365 Day Film Challenge · Film · Reviews

Days 181 -190 | 365 Day Film Challenge (Year Two)

SO CLOSE to two hundred films reviewed! In case you’re new here, I’m watching one movie a day for a year, and have been for two years in a row now. I write up ten review round-ups to chronicle my progress. You can also follow me on Letterboxd for an early sneak peek to see what I’ve watched and to read exclusive reviews on short films! Now let’s get started with reviewing some films, shall we?


DAY 181 – CARGO (2018)

I had watched the short film this is based off of, and thought it was good but I was craving more story elements to flesh it out. This feature film adaptation gave me what I was hungering for. Martin Freeman is excellent as a father who must protect his infant daughter during the zombie apocalypse, no matter the cost. Along the way, he encounters both friendly and hostile individuals, has to outsmart zombies, and has to find a safe shelter for his daughter.

I was thoroughly surprised by how refreshing this movie was. If you’re tired of typical zombie fare, definitely check out Cargo. It’s gut-wrenching and packed with powerful messages and incredibly emotional moments, plus the cinematography is stunning. Some moments are of course predictable, but for the most part this is a smart, thought-provoking film.




I was skeptical about how this film would turn out after the sudden replacement of Kevin Spacey with Christopher Plummer, and I was pleasantly surprised by how well the movie holds up despite the abrupt shake-up. Plummer is fantastic as J. Paul Getty, deliciously stealing every scene he’s in and seeming like the most natural selection for the role. The story, which is based on the true account of the kidnapping of John Paul Getty III, is also fascinating. My only complaints I had were that Mark Wahlberg felt somewhat shoehorned in to me, and Michelle Williams’ performance wavered in places (plus the film is fairly long and could have been shortened some to pack a more powerful punch). Ridley Scott still managed to infuse All the Money in the World with humor and harrowing moments, though, and it managed to hold my attention.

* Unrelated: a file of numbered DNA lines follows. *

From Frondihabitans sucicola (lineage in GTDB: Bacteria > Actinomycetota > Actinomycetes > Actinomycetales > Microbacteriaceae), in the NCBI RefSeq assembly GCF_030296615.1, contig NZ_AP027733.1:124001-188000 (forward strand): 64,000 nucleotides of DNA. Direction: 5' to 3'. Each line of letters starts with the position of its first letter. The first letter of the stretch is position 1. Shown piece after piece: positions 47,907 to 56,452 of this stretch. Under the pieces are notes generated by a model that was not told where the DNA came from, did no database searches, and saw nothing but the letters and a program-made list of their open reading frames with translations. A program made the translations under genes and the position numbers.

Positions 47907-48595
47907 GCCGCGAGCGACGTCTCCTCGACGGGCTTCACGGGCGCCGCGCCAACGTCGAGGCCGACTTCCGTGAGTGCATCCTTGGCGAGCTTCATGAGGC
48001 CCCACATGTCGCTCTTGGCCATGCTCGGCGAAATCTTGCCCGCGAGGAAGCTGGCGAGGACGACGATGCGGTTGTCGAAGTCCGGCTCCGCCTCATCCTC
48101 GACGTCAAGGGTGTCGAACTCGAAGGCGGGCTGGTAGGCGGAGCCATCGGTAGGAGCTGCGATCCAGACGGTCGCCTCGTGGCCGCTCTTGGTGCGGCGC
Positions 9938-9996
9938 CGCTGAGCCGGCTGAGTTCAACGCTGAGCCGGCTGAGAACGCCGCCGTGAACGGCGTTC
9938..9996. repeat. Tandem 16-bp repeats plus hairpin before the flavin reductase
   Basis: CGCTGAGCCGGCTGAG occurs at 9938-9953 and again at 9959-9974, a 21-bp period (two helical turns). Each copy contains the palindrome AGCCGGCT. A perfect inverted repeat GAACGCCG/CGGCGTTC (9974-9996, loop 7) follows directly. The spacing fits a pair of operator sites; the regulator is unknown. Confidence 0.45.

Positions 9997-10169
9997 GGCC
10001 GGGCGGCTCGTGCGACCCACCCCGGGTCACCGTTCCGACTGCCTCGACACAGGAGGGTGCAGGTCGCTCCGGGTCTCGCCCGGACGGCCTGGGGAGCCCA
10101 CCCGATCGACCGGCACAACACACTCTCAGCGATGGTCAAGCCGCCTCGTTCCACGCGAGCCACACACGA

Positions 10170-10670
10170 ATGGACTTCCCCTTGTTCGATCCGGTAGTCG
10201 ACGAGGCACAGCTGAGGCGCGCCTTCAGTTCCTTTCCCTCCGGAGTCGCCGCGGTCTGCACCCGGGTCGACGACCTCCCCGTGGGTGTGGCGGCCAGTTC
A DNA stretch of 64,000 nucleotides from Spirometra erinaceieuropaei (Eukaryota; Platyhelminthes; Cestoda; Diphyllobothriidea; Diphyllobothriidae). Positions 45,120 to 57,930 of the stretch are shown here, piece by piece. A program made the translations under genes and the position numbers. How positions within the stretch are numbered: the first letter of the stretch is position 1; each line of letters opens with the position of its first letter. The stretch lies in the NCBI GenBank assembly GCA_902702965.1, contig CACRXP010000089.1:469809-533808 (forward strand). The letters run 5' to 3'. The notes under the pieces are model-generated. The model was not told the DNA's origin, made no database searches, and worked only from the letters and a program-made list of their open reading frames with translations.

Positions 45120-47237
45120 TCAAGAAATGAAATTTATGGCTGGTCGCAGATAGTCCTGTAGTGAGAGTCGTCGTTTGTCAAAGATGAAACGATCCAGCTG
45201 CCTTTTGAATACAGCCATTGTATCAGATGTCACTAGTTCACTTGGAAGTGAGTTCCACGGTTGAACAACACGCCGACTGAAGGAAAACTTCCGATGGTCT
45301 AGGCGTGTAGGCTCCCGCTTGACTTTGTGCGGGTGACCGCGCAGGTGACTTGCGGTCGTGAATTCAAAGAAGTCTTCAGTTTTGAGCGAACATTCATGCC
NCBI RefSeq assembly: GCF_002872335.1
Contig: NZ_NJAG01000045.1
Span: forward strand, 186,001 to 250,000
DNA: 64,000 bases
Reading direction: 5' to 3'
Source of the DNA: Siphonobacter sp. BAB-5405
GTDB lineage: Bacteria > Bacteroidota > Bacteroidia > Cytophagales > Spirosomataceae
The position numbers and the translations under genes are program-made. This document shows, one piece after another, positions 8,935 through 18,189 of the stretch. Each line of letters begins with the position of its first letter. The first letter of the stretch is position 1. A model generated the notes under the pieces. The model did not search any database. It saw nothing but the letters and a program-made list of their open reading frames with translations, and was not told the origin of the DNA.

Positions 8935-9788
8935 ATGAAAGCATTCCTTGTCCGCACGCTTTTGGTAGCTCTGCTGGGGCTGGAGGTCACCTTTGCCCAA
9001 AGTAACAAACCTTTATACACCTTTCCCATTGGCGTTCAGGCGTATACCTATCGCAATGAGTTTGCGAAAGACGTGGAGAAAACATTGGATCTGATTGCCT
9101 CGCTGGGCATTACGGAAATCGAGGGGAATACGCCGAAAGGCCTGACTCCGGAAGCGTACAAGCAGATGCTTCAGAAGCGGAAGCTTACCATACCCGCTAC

VERDICT: 3.5/5


DAY 183 – FAHRENHEIT 451 (2018)

I’ll admit this up front: I’ve never been a fan of the original, groundbreaking novel of the same name, but I had high hopes for this adaptation. I adored Ramin Bahrani’s previous film 99 Homes, plus Michael B. Jordan and Michael Shannon are both massively talented actors. Sadly, the story still didn’t manage to ignite my interest. The visuals and effects are gorgeous, the themes of suppression are topical, and the performances are solid, but the narrative just kept losing me. I was hoping this would make me re-evaluate my opinion on Ray Bradbury’s book, but this failed to do that.




By far my favorite entry in the prequel trilogy, Revenge of the Sith is dark, action-packed, and emotional. Hayden Christensen and Natalie Portman finally feel like they got their feet on the ground with their portrayals of Anakin Skywalker and Padmé Amidala, and Ewan McGregor is as badass as ever as Obi-Wan Kenobi. Some of the CGI is still iffy, but this is a marked improvement over the two previous films (plus, there’s way less of Jar Jar Binks in this installment).




The sequel to the smart, tension-filled original Strangers film, this just felt like a by-the-numbers slasher. There are some awesomely bloody action scenes (including one set at a neon-tinged pool area set to “Total Eclipse of the Heart”), but everything feels formulaic. The acting is sub-par, and the movie is incredibly predictable. It’s a fun watch, but not a must-see horror film.